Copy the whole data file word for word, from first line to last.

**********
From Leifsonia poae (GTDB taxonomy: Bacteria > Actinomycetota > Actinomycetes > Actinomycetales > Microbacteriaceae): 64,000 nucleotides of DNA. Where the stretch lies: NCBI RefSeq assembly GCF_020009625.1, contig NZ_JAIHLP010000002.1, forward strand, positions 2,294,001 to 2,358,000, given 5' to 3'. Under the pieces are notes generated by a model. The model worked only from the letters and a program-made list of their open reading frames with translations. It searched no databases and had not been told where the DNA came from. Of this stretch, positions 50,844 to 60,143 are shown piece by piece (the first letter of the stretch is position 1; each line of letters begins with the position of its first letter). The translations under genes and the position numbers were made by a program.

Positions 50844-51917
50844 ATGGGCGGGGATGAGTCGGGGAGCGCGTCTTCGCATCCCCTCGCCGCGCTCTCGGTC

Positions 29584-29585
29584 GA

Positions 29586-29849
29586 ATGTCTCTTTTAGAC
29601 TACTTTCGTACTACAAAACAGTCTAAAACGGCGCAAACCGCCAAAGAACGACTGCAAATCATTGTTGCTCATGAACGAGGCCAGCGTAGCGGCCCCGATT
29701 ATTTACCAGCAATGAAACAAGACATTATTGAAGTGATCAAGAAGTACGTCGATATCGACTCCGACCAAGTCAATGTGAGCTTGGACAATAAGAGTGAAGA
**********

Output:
From Leifsonia poae (GTDB taxonomy: Bacteria > Actinomycetota > Actinomycetes > Actinomycetales > Microbacteriaceae): 64,000 nucleotides of DNA. Where the stretch lies: NCBI RefSeq assembly GCF_020009625.1, contig NZ_JAIHLP010000002.1, forward strand, positions 2,294,001 to 2,358,000, given 5' to 3'. Under the pieces are notes generated by a model. The model worked only from the letters and a program-made list of their open reading frames with translations. It searched no databases and had not been told where the DNA came from. Of this stretch, positions 50,844 to 60,143 are shown piece by piece (the first letter of the stretch is position 1; each line of letters begins with the position of its first letter). The translations under genes and the position numbers were made by a program.

Positions 50844-51917
50844 ATGGGCGGGGATGAGTCGGGGAGCGCGTCTTCGCATCCCCTCGCCGCGCTCTCGGTC

Positions 29584-29585
29584 GA

Positions 29586-29849
29586 ATGTCTCTTTTAGAC
29601 TACTTTCGTACTACAAAACAGTCTAAAACGGCGCAAACCGCCAAAGAACGACTGCAAATCATTGTTGCTCATGAACGAGGCCAGCGTAGCGGCCCCGATT
29701 ATTTACCAGCAATGAAACAAGACATTATTGAAGTGATCAAGAAGTACGTCGATATCGACTCCGACCAAGTCAATGTGAGCTTGGACAATAAGAGTGAAGA